There is an incredible man named Vikram Patel who realized that there are not (and may never be) enough mental health experts in India to serve the people who need help. So what did he do? Vikram launched an organization that trains people in cognitive behavioral techniques.
After a three-week workshop, the trainees go out to their community to help those suffering from depression, alcoholism, and other disorders. In short, Vikram creates lay counselors. Two recent studies show his efforts are working.
The problem Vikram addresses–a lack of accessible mental health care–is not limited to India, nor does it exclude our children. Here’s the scary truth: A World Health Organization report predicts that by 2030, depression will be the leading cause disease burden worldwide.
While I believe deeply in the value of professional therapy, I know it will take much more for us to effectively combat the proliferation of mental health disorders and high stress in this next generation. We need more of us (parents, teachers, and caring individuals) to learn research-based skills of well-being and pass them onto others, especially our children.
To this end, GoZen! is launching several initiatives, the first of which is called Paper Napkin Mental Health. Every week we’ll be putting out a simple mental health challenge that can be completed with nothing more than a paper napkin and a pen. For those of you who dig the science, we’ll also provide the research to back up the technique. What we ask from you is to teach the technique to one other person and then ask that person to do the same. Let’s see if we can ignite a contagion of well-being.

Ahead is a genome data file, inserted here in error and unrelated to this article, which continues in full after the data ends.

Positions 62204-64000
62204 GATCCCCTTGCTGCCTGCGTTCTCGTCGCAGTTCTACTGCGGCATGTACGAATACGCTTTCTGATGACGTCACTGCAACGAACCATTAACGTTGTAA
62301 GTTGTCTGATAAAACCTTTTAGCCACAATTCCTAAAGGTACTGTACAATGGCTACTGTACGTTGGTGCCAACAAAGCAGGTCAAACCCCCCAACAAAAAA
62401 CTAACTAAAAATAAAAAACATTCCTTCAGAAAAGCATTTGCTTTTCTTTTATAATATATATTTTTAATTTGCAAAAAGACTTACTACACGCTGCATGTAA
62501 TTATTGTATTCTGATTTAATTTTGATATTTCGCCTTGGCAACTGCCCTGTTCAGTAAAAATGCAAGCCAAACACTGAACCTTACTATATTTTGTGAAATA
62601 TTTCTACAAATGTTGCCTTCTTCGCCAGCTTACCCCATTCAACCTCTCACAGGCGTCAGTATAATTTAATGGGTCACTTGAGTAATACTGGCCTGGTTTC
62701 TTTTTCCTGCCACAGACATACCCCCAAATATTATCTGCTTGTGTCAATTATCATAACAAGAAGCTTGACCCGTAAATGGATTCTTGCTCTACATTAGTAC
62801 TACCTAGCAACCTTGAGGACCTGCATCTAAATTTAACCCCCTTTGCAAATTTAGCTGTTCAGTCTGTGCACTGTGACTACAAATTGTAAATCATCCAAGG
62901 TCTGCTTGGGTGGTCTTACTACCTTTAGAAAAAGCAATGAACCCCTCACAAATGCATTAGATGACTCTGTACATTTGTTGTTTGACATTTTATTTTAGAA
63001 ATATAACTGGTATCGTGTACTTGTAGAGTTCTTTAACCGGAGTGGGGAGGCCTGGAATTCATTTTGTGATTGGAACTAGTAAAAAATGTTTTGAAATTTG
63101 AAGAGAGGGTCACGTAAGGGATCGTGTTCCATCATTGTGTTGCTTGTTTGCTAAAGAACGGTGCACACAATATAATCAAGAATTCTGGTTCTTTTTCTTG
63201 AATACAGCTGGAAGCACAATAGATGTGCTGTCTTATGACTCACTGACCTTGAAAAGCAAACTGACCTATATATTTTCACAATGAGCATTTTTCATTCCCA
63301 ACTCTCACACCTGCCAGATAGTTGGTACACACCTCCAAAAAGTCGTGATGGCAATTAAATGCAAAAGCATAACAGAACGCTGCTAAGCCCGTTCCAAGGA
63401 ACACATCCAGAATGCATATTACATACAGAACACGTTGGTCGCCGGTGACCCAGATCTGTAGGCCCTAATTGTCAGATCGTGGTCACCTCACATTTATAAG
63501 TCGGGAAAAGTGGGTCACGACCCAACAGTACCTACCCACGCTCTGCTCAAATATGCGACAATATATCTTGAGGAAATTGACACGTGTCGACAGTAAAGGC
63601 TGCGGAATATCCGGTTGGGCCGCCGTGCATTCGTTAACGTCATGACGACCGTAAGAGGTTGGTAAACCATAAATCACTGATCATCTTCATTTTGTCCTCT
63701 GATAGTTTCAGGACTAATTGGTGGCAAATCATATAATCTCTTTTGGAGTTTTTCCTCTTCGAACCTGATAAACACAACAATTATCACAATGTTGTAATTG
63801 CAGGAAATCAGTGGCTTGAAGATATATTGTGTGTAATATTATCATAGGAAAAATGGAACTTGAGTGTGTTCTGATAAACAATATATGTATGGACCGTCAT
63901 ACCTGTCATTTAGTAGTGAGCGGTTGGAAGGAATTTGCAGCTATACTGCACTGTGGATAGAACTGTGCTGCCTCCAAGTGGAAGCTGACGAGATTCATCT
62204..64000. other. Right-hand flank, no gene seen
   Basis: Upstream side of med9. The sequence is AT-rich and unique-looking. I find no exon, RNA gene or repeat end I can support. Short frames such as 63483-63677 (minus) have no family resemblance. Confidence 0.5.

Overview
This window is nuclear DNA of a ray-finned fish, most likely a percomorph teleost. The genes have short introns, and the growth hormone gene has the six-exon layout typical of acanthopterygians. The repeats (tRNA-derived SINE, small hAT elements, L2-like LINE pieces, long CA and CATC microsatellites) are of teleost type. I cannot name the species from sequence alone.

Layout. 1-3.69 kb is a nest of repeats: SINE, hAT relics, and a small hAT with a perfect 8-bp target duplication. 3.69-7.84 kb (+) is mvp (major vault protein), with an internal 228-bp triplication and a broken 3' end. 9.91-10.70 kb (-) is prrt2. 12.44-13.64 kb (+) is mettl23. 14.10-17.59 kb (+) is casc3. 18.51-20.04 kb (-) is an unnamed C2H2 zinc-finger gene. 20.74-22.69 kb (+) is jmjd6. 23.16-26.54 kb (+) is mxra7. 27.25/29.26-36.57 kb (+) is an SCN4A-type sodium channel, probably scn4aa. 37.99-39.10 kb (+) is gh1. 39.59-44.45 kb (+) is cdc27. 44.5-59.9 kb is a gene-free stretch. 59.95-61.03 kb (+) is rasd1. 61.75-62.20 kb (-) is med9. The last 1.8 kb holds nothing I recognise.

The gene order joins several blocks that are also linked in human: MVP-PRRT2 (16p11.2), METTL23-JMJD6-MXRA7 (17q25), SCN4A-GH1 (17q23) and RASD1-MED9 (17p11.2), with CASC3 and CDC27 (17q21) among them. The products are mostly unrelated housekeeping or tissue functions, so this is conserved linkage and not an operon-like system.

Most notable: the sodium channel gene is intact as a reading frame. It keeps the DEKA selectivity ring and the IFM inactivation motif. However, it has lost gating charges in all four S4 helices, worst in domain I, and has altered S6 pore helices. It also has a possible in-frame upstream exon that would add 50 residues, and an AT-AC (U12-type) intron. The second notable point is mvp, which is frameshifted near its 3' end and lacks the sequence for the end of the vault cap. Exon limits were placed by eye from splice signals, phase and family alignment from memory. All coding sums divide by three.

Paper Napkin Mental Health Challenge #1
What? Identify and apply your strengths when solving a problem. How? Trace your hand on a napkin or piece of paper. Write down five of your greatest strengths – one on each finger. If you’re helping your kids, you can ask them what their greatest strengths are and help your kids write them out. Optional Bonus: Write the strengths on your real hand!
Then what? Next time you face an adversity, pick a finger. Use your strength to begin resolving your problem.
The challenge! Do this yourself and then teach one other person. When you’re done, ask that person to do the same.
The science in a nutshell: The research is clear: identifying and applying character strengths increases life satisfaction, well-being, and even academic performance. Here are more than 150 research findings.
Have an anxious child? Join us at GoZen! to learn research-based skills to help your kids kick anxiety to the curb!
This post was originally published on PsychCentral.
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